With adjustable and detachable shoulder straps, this versatile duffel bag is ideal as long as you’re not planning to do long hikes with your kit. It’s the kind of bag that will survive anything (it’s water-resistant) and is also compact enough to be taken on planes as hand luggage – we were fine to take it on Ryanair, easyJet and Vueling airlines. Featuring a handy side zip pocket, which is great for stowing items such as travel documents, a wallet, or phone for quick access, this bag also comes in a variety of colours and sizes.
4. Vango Sherpa 60+10S Rucksack: £74.58, Outdoor Gear
Recommended for those doing the Duke of Edinburgh award, this pack is great value, providing a lot of useful features for the price. Particularly useful is the ability to access the bag from both top and bottom, meaning you don’t have to completely unpack every time you need to find your head torch. We got caught in a torrential downpour hiking with this backpack and were relieved to find the rain cover helped keep all our belongings dry. The reflective points also proved useful on this occasion. It’s a great starting point if you’re going on a one-time adventure and don’t want to spend much.
5. Montane Ultra Tour 55: £100, Cotswold Outdoor
This rucksack is the most stylish out of those we tested, with its minimalist design making it stand out. It has an easy access roll-top close, which is good for quick packing and eliminates excess backpack fabric, but it does mean it lacks a zip which you can lock. However, as it weighs just 811g, this pack is ultra-light and ideal for those looking for a lightweight bag which doesn’t compensate on space. It also has a large, zipped, stretch mesh front pocket which allowed us to squeeze in a few extra last-minute items.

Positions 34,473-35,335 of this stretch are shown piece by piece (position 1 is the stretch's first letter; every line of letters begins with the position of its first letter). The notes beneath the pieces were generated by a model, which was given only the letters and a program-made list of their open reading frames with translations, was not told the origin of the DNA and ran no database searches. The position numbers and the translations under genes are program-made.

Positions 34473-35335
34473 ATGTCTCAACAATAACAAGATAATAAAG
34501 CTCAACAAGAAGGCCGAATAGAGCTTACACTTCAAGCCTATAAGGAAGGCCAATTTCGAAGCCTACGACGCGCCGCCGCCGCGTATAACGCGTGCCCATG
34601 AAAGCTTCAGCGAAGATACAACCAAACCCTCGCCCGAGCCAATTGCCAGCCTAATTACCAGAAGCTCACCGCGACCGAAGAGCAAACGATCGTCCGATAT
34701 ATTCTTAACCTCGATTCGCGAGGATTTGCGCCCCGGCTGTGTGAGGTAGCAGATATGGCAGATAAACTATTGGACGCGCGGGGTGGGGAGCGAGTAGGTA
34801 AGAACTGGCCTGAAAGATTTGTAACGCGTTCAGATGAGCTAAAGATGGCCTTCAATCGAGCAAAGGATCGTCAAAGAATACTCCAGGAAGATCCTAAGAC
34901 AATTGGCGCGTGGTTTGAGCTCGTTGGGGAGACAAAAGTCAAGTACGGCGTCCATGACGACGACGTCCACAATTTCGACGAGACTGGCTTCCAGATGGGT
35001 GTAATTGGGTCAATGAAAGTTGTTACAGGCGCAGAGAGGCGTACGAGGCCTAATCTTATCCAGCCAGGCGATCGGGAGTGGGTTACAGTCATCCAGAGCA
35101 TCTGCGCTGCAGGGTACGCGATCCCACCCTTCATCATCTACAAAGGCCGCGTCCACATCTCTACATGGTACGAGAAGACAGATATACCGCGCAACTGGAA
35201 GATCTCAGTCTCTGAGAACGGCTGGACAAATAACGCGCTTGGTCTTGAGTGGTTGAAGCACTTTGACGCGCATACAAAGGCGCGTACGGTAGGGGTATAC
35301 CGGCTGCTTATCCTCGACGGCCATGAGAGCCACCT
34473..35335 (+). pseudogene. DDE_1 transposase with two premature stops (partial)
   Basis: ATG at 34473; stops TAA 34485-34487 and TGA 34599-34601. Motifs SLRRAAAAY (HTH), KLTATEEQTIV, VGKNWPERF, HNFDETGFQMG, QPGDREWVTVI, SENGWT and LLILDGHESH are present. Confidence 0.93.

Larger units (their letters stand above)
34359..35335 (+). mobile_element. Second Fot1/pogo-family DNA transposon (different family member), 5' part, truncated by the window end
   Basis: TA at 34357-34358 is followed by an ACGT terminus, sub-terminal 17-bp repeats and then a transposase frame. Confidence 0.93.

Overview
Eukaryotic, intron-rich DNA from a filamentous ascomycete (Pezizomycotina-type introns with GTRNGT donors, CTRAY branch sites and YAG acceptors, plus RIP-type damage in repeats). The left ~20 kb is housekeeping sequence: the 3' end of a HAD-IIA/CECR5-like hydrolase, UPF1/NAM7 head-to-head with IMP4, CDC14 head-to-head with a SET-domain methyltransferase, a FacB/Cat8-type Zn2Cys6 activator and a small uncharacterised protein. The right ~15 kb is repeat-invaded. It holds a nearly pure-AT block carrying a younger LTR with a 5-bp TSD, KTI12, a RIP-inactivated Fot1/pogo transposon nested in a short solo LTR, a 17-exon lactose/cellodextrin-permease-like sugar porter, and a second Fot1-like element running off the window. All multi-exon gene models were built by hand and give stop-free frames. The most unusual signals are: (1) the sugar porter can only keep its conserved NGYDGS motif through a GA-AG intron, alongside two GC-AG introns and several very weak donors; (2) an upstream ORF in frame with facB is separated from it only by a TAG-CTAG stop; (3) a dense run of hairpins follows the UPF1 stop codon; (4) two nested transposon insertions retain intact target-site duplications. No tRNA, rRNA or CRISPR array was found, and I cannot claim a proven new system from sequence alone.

6. Lowe Alpine Air Zone Pro+ 35:45: £110, Cotswold Outdoor
This pack is suited to those going on shorter trips or who like to travel light. At 33 litres – but easily expandable to 40 when you need extra space – it’s small enough to get away with as hand luggage which is ideal if you’re looking to save time and money. The adjustable back system really helps ventilation so you don’t get too sweaty hiking and the zip hip belt pockets are great for those little items you need to access easily.
7. Berghaus Women’s Trailhead 60 Rucksack: £110, Berghaus
We found this pack particularly comfortable, as it’s specifically designed for women. It features a pre-curved hip belt and an easily adjustable back. We also liked that, despite having multiple pockets and walking pole attachment points, it remained compact when full to the brim. At £110 and with a lifetime guarantee, this it is also great value for money. It’s an ideal bag for those looking for a simple, no-fuss, entry-level backpack.
8. Burton Wheelie Cargo Travel Bag: £210, Burton
If you’re going away but not planning to go trekking, this hardy travel bag is one to consider. With 65 litres of space, divided into different sections, and zips that stretch to accommodate for over-packing, it’s easy to fit in clothes for all occasions if you’ve got a working visa and need to take an extra interview outfit. We found the “quick stash” compartment handy for accessing travel documents quickly and the lockable zips provided peace of mind. It’s more expensive than the other bags on our list but it does have a lifetime warranty and wheels for ease at the airport.
The Verdict: Rucksacks for backpackers
For a comfortable, lightweight backpack at a reasonable price, our Best Buy is the Deuter ACT Lite 60+10. This bag will support you through any number of trekking adventures while you’re away. If you’re looking for more of an all-rounder, and you know you won’t be walking huge distances, you can’t go wrong with the Osprey Farpoint 55, which is suitable for everything from airports to hostel-living to day trips.
IndyBest product reviews are unbiased, independent advice you can trust. On some occasions, we earn revenue if you click the links and buy the products, but we never allow this to bias our coverage. The reviews are compiled through a mix of expert opinion and real-world testing
- More about: